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6 January, 2019 10:05:27 AM

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Community people to become Sundarbans dolphin saviours

BSS, Dhaka
Community people to become Sundarbans dolphin saviours

The Bangladesh Forest Department has started forming dolphin conservation teams involving community people to protect the endangered aquatic species in the rivers of the Sundarbans, the world’s largest mangrove forest.

“We’ve already formed three dolphin conservation teams in the Sundarbans and will constitute more such groups to protect dolphins,” Divisional Forest Officer and National Project Director Modinul Ahsan said.

Noting that the conservation teams are working voluntarily to create awareness among the community people so that they come forward to save dolphins in the Sundarbans, he said the team members have already received training to this effect.

Modinul said when dolphins are caught in the nets of fishermen in the Sundarbans’ rivers, the conservation teams immediately inform the forest officials about the incidents and thus dolphins are rescued and released to nature. The Sundarbans is a home to the Asia’s last two remaining freshwater dolphin species – the endangered Ganges River Dolphin and Irrawaddy Dolphin.

To protect the Sundarbans dolphins, the conservation teams are being formed under ‘the Expanding the Protected Area System to Incorporate Aquatic Systems Project’.

With financial support from the United Nations Development Program (UNDP) and the Global Environment Facility (GEF), the Forest Department in collaboration with IUCN Bangladesh is implementing the project.

IUCN Programme Coordinator ABM Sarwar Alam said three dolphin conservation teams have already been formed in the Sundarbans and such four teams will be floated soon to monitor and check fishing in the dolphin protected areas of the mangrove forest.

The department has so far identified several hotspots in Sela-Supati rivers, Sibsa River, the estuarine area around Putney Island, Pasur River, Baleshawr Estuary, and the Pankhali confluence, covering an area of 571square kilometres.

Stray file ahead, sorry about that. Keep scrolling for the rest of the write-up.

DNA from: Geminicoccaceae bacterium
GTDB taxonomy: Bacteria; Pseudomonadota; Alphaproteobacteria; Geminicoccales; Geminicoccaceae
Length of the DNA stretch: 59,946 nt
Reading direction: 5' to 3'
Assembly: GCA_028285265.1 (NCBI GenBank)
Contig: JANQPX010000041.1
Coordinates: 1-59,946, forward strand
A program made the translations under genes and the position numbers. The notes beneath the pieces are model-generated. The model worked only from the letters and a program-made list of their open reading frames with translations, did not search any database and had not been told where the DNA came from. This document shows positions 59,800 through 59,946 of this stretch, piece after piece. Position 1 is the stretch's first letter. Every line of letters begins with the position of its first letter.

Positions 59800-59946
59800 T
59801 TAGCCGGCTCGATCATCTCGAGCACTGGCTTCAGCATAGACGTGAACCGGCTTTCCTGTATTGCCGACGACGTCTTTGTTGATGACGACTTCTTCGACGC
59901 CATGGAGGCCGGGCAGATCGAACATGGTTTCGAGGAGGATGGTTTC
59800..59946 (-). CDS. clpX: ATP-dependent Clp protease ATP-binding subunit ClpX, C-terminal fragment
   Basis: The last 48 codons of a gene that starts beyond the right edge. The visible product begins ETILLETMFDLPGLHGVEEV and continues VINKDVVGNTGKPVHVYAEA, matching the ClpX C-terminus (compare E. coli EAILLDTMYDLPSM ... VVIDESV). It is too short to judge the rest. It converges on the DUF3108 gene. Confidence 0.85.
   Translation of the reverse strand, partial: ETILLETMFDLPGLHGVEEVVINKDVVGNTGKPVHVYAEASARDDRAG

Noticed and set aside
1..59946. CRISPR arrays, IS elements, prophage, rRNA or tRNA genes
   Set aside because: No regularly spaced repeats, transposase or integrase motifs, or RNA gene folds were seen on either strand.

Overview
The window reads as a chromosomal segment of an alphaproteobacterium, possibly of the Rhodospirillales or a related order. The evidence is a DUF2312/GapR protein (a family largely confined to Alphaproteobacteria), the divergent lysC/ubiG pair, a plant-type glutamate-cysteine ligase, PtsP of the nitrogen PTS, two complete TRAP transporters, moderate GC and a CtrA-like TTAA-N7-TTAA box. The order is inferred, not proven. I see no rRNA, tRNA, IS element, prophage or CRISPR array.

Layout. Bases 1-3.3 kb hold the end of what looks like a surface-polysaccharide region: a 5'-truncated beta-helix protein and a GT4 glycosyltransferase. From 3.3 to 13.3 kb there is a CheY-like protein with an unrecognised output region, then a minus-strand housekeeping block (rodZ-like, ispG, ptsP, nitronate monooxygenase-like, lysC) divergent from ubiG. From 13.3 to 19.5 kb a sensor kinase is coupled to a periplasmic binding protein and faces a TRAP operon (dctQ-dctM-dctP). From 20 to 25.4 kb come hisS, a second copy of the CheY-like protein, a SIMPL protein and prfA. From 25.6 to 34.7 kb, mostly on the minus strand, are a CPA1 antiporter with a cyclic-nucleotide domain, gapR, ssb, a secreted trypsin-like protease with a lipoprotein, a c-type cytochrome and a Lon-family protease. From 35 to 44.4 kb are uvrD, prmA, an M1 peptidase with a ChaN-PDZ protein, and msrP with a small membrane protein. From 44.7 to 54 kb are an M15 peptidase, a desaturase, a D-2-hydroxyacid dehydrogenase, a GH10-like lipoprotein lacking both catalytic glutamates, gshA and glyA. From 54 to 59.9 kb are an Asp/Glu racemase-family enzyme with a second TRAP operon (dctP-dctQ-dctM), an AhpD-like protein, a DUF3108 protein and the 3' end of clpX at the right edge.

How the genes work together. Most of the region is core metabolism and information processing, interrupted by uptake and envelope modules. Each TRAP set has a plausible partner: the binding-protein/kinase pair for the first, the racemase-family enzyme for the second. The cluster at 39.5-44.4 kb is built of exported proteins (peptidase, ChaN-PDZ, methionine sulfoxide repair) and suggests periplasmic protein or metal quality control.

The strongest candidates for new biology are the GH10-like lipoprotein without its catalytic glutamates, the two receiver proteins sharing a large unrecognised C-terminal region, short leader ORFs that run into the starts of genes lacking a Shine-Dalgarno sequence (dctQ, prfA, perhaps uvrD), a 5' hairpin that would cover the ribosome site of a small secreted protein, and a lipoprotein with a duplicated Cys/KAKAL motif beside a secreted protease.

In 2012, the government declared the Dhangmari, Chandpai and Dudhmukhi areas of Pasur and Andharmanik rivers as ‘dolphin sanctuaries’, covering 32 linear kilometres.

Sarwar Alam said after the introduction of the conservation teams, fishing declines by 70 per cent in Dhangmari sanctuary and that is why the state of dolphin is good there.

A huge number of cargos ply through the canal of Chandpai sanctuary every day, posing threat to dolphins, he said, adding boundary of the channel has already been demarked for plying water vessels, so dolphins could be protected controlling vessel movement. Dolphin still in danger: Sundarbans is the only place where the Ganges river dolphins and Irrawaddy dolphins are found together. But these are now endangered mammals due to both natural and manmade causes.

The population of Ganges and Irrawaddy Dolphins in the Bangladesh portion of the Sundarbans was around 225 and 451 respectively, estimated by the Wildlife Conservation Society (WCS).

Dolphins are frequently killed getting trapped in fishing nets. An official survey shows dolphins are facing threat by 70 per cent to incidental killing by fishing net while 8 per cent to poison fishing, 6 per cent to decline of fish and crustaceans, 6 per cent to decrease of freshwater flow and 5 per cent to siltation.

BK

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Editor : M. Shamsur Rahman

Published by the Editor on behalf of Independent Publications Limited at Media Printers, 446/H, Tejgaon I/A, Dhaka-1215.
Editorial, News & Commercial Offices : Beximco Media Complex, 149-150 Tejgaon I/A, Dhaka-1208, Bangladesh. GPO Box No. 934, Dhaka-1000.

Editor : M. Shamsur Rahman
Published by the Editor on behalf of Independent Publications Limited at Media Printers, 446/H, Tejgaon I/A, Dhaka-1215.
Editorial, News & Commercial Offices : Beximco Media Complex, 149-150 Tejgaon I/A, Dhaka-1208, Bangladesh. GPO Box No. 934, Dhaka-1000.

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